Q: Do you recall some of the earliest books that you have read and how did they shape your perspective of the world?
Ibrahim: “Every book that you read forms a piece in the jigsaw puzzle of your consciousness. It is sort of the phrase ‘you are what you eat’ and I think it applies even more when it comes to reading. Every book that you read has an influence on your thoughts. Personally, one of the books that had a great impact would be The Book of Assistance by Imam Abdallah al-Haddad. The book is made up of short chapters of theological matters and practical ethics which covers the wide breadth of Islam is a very holistic manner. It has help me look at Islam as a big picture.”
Q: In this digital age where people’s attention spans and platforms for consuming content have been significantly altered, why is it important to continue reading a physical book?
Ibrahim: “In my opinion, content from books is still being sought after and consumed albeit less often as information in online platforms. Books however, are still the gold standard when it comes to learning. You learn values through good literature and books are so simple yet illuminating that they are still relevant in this regard. Besides the content of books, other aspects of reading a book have their merits. You have to be aware of the environment you are in when you read a book, you follow the author’s train of thought and you can make your own judgments after reading without prejudice when you are absorbed in what you are reading. This is critical for any civilization where you can understand another’s perspective. It evokes a very real engagement whereas social media is more short-term, emotional and less constructive. Books as a medium force you to be calmer and enable you to rationalise your thoughts. That deeper appreciation towards what you are reading adds to the value of books. This goes beyond a single reader, especially if you have a community of readers.”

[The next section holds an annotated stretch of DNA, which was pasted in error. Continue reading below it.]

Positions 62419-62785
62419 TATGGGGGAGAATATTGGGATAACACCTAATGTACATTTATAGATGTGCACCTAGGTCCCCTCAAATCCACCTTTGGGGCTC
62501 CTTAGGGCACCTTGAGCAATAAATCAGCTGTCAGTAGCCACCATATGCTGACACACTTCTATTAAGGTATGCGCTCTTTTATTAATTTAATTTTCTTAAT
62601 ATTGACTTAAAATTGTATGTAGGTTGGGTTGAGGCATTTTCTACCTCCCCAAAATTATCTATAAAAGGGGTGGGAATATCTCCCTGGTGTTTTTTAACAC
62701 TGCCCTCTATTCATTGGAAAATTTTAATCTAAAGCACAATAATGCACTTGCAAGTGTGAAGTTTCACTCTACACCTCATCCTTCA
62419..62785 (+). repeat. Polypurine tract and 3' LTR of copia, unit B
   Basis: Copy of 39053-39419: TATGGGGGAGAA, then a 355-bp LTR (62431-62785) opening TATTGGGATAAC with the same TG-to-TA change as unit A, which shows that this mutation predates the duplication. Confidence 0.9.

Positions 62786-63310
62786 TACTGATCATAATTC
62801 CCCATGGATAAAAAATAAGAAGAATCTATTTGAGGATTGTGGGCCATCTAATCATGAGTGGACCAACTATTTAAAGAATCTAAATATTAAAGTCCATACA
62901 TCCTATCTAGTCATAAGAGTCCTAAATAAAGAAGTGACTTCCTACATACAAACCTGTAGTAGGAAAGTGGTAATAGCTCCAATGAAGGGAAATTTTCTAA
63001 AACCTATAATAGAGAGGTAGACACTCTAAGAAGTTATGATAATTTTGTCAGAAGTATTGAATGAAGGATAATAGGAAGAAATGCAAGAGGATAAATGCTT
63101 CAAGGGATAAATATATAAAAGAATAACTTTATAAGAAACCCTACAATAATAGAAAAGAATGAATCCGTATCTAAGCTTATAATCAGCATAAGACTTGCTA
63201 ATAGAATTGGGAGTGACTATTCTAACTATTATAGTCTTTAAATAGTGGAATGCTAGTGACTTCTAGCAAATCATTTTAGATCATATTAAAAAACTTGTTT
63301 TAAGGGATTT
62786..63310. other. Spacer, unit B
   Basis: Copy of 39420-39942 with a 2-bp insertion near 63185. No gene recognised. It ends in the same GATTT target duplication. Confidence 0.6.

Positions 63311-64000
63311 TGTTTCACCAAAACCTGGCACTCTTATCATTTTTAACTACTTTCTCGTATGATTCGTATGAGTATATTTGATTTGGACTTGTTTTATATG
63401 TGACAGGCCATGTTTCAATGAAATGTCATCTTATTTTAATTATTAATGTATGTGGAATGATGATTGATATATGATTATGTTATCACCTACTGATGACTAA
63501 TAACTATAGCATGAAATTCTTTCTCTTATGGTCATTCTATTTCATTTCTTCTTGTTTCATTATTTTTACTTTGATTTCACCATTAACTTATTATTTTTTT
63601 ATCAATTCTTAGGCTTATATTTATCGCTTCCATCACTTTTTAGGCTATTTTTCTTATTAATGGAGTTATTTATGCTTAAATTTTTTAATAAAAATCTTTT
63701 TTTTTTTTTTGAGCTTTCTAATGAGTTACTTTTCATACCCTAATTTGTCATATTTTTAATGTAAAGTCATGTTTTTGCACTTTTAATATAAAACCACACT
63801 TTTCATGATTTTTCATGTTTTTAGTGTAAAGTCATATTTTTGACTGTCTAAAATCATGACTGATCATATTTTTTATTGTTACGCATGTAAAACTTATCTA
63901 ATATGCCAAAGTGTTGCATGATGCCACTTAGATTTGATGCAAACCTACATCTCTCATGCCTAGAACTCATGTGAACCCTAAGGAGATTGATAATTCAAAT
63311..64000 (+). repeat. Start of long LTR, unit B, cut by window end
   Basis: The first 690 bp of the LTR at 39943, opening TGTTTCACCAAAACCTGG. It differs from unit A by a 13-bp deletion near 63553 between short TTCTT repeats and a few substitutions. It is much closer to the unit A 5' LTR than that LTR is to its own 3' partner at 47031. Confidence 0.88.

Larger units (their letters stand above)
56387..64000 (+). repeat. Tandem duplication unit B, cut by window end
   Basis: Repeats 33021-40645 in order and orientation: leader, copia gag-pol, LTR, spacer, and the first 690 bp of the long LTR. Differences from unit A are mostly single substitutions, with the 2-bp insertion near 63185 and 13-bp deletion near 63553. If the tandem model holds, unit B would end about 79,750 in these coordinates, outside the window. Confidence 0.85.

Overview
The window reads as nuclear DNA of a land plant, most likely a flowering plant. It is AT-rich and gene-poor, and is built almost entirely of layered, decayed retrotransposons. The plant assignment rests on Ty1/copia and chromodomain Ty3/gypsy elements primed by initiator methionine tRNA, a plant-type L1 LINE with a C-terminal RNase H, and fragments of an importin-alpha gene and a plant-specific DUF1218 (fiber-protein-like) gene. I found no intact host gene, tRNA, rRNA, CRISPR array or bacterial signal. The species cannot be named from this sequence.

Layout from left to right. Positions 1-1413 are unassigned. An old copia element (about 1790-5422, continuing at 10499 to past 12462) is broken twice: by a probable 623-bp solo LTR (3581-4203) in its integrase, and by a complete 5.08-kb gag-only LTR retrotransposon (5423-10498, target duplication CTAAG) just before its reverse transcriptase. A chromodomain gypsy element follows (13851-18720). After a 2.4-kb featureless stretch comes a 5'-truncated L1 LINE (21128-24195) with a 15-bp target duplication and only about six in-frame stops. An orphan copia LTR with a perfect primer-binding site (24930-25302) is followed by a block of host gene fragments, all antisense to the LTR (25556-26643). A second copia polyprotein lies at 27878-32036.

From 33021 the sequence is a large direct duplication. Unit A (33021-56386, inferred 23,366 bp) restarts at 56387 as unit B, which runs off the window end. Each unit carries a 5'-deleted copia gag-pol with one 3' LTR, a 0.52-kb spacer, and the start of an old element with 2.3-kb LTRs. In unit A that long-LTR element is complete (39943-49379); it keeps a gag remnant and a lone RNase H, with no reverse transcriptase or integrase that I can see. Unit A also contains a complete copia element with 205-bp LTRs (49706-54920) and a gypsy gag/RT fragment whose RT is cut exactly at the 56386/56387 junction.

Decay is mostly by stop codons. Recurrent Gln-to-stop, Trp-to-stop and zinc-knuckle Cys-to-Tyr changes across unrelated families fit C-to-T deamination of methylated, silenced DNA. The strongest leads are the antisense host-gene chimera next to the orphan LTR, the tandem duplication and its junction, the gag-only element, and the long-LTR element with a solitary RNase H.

Q: Now that Wardah books offers a hybrid platform in both online and physical books, what changes have you noticed in the book selling market over the years?